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Move is a surprising one, given HP's relative disinterest in mobile

Hewlett-Packard Comp. (HPQ) has been struggling mightily over the last couple years with stock plunging from an early 2010 high of ~$52.50 USD/share to a late 2012 value of ~$12.50 USD/share.  Since that time, HP shares have more than doubled amid a general stock market surge and the steady leadership of new CEO Meg Whitman.  However, one central problem for HP remains -- the company lacks any cohesive strategy for mobility, even as the market shifts away from the traditional personal computer.  

HP has at times appeared defiant, insisting that it does not need mobile to survive.  In that light the news that HP has added Ray Ozzie -- former chief software architect of Microsoft Corp. (MSFT) -- to its board may seem a surprising one.  Just last year HP had been countering claims by Mr. Ozzie that the market was entering a "post PC" era.  Now they appear to be tapping his insight.

However the move follows recent direction changes at the personal computer giant, as HP has begun to soften on its abandonment of the mobile space.  After dumping webOS in Aug. 2011, HP for a long time largely overlooked the tablet and smartphone sector.  But earlier this year reports began to trickle out indicating that it was preparing a new device campaign, leveraging Google Inc.'s (GOOG) popular mobile operating system Android.

Ray Ozzie at Microsoft
Ray Ozzie [Image Source: Software Development Times]
 
The first result of that new look was the Slate 7-inch Android tablet, which debuted at $170 USD in Feb. 2013.  Despite that attractive price point, the tablet's much lower spec than the Nexus 7 ($199) ASUSTek Computer, Inc. (TPE:2357) has made it a slower seller than HP hoped.  The tablet is #857 in Amazon.com, Inc.'s (AMZN) computer device rankings, following a price cut to $144 USD.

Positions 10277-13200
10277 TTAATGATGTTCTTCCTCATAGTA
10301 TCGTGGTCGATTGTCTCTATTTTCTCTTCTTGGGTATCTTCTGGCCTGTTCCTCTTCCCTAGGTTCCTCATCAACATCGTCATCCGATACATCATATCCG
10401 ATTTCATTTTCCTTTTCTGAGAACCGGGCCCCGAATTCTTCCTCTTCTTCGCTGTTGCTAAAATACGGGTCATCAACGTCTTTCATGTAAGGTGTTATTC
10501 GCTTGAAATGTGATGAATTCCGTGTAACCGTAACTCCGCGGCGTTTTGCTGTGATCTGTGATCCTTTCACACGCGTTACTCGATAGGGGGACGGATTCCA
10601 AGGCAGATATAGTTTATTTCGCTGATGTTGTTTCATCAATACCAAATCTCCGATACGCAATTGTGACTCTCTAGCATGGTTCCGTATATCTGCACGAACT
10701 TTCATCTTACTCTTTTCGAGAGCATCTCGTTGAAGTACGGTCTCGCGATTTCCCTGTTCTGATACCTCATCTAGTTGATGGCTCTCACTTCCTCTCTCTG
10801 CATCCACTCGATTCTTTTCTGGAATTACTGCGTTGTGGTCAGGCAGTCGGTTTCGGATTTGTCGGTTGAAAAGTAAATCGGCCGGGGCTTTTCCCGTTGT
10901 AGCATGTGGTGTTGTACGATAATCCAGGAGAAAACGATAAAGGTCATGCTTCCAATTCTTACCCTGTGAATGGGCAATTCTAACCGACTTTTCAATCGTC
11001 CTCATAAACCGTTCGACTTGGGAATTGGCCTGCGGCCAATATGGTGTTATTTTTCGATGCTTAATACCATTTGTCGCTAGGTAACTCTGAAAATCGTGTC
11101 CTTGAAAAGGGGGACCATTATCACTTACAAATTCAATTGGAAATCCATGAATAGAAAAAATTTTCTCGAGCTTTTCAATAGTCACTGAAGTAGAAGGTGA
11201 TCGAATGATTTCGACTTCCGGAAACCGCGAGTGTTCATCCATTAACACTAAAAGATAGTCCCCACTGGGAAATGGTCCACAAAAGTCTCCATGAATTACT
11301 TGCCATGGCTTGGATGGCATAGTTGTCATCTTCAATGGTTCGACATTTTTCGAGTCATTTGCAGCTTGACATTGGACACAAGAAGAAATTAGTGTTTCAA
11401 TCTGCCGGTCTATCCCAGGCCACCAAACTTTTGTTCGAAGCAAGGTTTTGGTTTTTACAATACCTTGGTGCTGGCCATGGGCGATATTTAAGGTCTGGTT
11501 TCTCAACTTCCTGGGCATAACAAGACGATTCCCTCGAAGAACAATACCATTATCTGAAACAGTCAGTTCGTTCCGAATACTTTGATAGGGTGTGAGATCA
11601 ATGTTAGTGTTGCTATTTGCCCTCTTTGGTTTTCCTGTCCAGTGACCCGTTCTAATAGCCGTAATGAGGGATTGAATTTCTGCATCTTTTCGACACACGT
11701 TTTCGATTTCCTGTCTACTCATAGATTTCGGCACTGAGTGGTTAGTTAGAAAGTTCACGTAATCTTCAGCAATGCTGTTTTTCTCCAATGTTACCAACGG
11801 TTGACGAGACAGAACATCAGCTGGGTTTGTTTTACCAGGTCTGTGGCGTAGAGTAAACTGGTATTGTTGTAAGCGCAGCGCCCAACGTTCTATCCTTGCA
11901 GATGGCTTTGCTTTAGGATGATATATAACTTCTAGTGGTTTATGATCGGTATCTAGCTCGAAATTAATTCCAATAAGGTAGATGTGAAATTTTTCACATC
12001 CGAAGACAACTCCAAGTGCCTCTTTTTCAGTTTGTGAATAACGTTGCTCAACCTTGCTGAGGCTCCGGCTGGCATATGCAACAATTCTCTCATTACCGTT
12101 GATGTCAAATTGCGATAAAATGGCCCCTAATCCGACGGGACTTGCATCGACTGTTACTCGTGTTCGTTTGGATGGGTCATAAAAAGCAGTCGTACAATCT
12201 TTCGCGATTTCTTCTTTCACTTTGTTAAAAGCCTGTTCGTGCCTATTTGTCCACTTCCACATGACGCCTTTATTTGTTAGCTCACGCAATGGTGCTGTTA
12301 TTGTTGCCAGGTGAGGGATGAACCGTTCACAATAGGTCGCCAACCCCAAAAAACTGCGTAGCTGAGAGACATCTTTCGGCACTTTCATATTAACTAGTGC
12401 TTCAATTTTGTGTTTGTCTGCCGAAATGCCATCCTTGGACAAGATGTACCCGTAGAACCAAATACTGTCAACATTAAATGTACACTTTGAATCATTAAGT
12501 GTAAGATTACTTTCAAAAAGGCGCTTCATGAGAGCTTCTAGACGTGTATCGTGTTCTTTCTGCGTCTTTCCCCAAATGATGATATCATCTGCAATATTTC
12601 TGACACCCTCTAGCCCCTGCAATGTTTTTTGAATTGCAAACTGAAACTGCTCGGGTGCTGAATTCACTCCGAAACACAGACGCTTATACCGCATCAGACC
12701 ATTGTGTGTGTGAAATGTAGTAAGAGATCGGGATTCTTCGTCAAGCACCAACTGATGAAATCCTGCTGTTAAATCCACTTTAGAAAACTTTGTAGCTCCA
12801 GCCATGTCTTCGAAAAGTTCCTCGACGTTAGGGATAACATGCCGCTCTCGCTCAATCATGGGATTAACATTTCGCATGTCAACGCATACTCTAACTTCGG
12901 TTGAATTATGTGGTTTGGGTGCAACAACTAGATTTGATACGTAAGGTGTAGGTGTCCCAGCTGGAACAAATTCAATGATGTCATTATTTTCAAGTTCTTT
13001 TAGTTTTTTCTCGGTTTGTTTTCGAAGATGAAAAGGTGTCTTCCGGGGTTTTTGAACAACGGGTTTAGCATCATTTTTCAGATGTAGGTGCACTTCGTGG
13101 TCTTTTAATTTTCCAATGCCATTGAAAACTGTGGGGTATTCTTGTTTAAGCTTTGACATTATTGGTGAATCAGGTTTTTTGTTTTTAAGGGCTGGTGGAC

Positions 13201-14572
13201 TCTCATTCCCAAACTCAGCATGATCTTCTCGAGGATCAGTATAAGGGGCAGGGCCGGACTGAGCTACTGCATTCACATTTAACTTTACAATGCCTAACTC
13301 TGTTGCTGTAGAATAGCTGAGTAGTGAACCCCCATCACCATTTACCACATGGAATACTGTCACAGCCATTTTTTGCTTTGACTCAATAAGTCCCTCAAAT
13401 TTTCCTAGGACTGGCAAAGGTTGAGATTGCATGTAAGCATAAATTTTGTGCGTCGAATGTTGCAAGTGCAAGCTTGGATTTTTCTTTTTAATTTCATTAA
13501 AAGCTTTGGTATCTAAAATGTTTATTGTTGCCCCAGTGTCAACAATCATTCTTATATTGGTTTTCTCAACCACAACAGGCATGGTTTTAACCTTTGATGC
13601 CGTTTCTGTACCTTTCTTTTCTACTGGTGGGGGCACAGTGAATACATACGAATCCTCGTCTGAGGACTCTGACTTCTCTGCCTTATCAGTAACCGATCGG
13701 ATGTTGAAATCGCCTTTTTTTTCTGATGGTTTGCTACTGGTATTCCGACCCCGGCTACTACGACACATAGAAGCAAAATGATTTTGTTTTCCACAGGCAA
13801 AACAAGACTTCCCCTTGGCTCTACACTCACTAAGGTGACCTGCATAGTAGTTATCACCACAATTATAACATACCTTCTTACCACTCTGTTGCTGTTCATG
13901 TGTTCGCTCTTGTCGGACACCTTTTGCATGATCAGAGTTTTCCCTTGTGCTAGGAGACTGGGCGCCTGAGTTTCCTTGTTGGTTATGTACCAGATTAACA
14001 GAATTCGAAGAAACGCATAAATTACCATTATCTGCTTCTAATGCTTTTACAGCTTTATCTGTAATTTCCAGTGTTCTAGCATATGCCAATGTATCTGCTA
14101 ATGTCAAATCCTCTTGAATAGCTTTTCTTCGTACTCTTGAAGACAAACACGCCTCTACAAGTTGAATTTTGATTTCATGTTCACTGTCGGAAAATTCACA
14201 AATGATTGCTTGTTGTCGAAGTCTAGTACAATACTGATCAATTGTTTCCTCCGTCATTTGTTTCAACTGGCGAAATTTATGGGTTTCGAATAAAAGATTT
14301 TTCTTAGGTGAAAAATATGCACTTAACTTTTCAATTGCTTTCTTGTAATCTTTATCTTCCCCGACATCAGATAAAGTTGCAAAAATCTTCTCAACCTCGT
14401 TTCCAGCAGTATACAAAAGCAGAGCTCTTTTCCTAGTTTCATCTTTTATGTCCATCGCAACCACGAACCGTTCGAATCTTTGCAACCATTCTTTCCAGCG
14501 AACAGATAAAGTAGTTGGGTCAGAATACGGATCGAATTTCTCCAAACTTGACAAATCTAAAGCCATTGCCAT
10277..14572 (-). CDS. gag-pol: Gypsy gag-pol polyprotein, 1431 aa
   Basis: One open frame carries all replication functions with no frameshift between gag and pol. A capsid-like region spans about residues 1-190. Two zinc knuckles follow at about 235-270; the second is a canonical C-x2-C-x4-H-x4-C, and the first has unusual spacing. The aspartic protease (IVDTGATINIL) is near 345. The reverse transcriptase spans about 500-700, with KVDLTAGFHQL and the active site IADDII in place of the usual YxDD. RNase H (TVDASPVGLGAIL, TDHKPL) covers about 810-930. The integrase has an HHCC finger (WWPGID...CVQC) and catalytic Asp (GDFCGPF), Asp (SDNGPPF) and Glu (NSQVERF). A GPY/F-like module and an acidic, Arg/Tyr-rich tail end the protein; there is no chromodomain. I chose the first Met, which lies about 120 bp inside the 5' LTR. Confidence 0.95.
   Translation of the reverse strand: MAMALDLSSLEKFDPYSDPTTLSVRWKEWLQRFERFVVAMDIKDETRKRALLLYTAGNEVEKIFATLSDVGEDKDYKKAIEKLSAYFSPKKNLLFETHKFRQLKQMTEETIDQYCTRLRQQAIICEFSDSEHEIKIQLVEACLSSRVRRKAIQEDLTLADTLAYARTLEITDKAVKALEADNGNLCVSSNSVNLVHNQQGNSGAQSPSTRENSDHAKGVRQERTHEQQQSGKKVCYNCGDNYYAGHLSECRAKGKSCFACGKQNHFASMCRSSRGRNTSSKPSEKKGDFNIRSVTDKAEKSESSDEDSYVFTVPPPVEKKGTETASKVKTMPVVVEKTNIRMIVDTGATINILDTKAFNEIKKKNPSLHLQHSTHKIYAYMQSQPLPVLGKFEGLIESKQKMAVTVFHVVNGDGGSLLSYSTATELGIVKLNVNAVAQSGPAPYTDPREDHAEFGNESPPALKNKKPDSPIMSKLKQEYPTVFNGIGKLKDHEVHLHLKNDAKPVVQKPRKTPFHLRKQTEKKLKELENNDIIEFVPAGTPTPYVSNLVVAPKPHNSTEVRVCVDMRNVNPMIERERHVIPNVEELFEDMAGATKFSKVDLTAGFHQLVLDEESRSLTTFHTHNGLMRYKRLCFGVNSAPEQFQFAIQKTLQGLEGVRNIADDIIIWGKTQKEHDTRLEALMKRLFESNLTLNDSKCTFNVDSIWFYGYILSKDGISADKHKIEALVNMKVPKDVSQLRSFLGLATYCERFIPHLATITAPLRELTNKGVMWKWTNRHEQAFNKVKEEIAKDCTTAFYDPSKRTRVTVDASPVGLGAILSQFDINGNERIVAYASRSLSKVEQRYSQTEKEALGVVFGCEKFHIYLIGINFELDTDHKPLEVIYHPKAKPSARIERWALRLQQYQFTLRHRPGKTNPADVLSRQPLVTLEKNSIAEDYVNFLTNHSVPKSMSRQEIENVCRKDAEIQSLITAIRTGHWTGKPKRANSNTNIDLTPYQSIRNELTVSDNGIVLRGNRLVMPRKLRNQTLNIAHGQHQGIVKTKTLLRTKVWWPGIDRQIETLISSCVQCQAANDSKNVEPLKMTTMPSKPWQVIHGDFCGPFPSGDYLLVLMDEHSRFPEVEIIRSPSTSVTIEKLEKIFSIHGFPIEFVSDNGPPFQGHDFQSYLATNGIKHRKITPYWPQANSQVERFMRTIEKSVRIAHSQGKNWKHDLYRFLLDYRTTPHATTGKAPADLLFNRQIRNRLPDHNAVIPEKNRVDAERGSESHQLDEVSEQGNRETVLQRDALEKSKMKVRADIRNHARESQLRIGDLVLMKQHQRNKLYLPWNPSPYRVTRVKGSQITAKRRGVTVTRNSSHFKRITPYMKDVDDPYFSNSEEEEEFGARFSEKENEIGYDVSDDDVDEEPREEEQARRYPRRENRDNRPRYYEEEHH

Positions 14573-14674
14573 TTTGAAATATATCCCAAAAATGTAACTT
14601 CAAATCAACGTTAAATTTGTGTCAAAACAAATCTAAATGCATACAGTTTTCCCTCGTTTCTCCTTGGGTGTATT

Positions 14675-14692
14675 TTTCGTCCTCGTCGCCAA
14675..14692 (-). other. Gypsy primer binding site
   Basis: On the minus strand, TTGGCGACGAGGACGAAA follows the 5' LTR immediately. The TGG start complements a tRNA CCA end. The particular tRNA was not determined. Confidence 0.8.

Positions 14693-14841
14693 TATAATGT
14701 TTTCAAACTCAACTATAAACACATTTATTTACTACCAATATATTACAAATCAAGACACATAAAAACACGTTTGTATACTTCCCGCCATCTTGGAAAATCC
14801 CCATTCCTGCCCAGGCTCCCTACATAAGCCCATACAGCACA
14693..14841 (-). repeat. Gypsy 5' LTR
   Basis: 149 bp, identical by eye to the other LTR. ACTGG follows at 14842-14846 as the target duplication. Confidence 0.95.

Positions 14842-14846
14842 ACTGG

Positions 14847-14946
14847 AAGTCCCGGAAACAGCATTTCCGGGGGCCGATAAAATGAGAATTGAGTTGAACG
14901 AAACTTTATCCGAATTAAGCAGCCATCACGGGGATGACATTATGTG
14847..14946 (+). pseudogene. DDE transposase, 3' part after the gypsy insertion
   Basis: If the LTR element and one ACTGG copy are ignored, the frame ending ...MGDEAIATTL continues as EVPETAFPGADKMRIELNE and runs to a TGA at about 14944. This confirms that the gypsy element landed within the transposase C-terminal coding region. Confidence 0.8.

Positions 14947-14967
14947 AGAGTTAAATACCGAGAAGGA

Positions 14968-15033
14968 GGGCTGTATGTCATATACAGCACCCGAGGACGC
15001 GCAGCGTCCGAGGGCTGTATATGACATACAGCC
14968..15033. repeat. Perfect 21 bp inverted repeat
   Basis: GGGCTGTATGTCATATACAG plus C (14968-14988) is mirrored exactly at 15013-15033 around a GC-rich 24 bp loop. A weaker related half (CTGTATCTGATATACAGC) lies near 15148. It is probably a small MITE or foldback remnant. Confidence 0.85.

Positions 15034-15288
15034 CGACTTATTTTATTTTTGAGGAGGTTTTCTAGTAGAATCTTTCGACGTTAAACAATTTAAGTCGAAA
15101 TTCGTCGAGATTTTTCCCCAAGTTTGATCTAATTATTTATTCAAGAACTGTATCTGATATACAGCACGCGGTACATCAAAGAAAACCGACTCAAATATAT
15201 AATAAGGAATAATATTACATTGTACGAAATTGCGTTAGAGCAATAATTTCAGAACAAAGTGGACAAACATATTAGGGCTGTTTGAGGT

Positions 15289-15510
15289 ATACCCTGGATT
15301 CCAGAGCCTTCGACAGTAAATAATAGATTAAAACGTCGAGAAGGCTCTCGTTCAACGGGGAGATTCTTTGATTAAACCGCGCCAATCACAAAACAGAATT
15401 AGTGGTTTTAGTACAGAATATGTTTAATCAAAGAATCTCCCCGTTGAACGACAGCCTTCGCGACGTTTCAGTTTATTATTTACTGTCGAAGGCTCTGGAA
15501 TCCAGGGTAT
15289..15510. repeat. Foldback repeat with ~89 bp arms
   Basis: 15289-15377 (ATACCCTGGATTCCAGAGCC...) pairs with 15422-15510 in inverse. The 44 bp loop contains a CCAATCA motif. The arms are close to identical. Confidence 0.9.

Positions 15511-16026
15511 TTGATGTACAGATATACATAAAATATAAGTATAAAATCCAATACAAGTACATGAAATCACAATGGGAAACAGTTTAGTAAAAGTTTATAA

HP is also rumored to be preparing an Android smartphone offering.

In his new post, Mr. Ozzie will join the board's technology committee and the finance and investment committee.  Under those roles he's expected to guide HP in acquisitions and R&D to make the company more mobile.

The company also added a couple of other prominent names -- Robert Bennett, former CEO of Liberty Media Corp. (LMCA), and James Skinner, currently the chairman of Walgreen Comp. (WAG) and former CEO of McDonald's Corp. (MCD) -- to its board, as well.

Source: HP



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To be or not to be number 857?
By drycrust3 on 7/15/2013 3:11:36 PM , Rating: 2
quote:
The first result of that new look was the Slate 7-inch Android tablet, which debuted at $170 USD in Feb. 2013. Despite that attractive price point, the tablet's much lower spec than the Nexus 7 ($199) ASUSTek Computer, Inc. (TPE:2357) has made it a slower seller than HP hoped. The tablet is #857 in Amazon.com, Inc.'s (AMZN) computer device rankings, following a price cut to $144 USD.

See, this is exactly the problem. It's like HP didn't really want to release an Android tablet, but felt it had to sort of try. Why a "low spec" tablet that sells at a loss and gets poor reviews when you could have just as equally sold a high spec one at a loss and get rave reviews? Ah ... the rave reviews!
In Milton Freidman's Book "In search of Excellence" he used HP (yes, the very same HP) as an example of Excellence, and one of the keys to that was the culture of innovation, prototyping and improvement, where teams of people worked to have a prototype of some potential product on display for everyone to look at and play with on Friday afternoon.
It seems to me, and I could well be wrong here, but it looks to me like the root of the problem is HP has lost the desire to have a culture of innovation, prototyping and improvement. The place where that culture starts is at the Board of Directors.
With a culture of innovation, prototyping, and improvement, HP wouldn't have been happy with releasing a low spec tablet, they probably wouldn't have let it out the door, or if they did they'd have quickly replaced it with one with a better spec (especially after a month of Friday afternoons with lots of prototype tablets being better than what they were selling); but without that sort of culture, then some in the company would have wondered why HP's engineers and marketing people, especially the "old timers" who remembered the old culture, kept annoying them with ideas about how to improve that tablet, like number 857 wasn't good enough or something. Yeah, why worry, isn't being number 857 good enough? No, actually, it isn't good enough.




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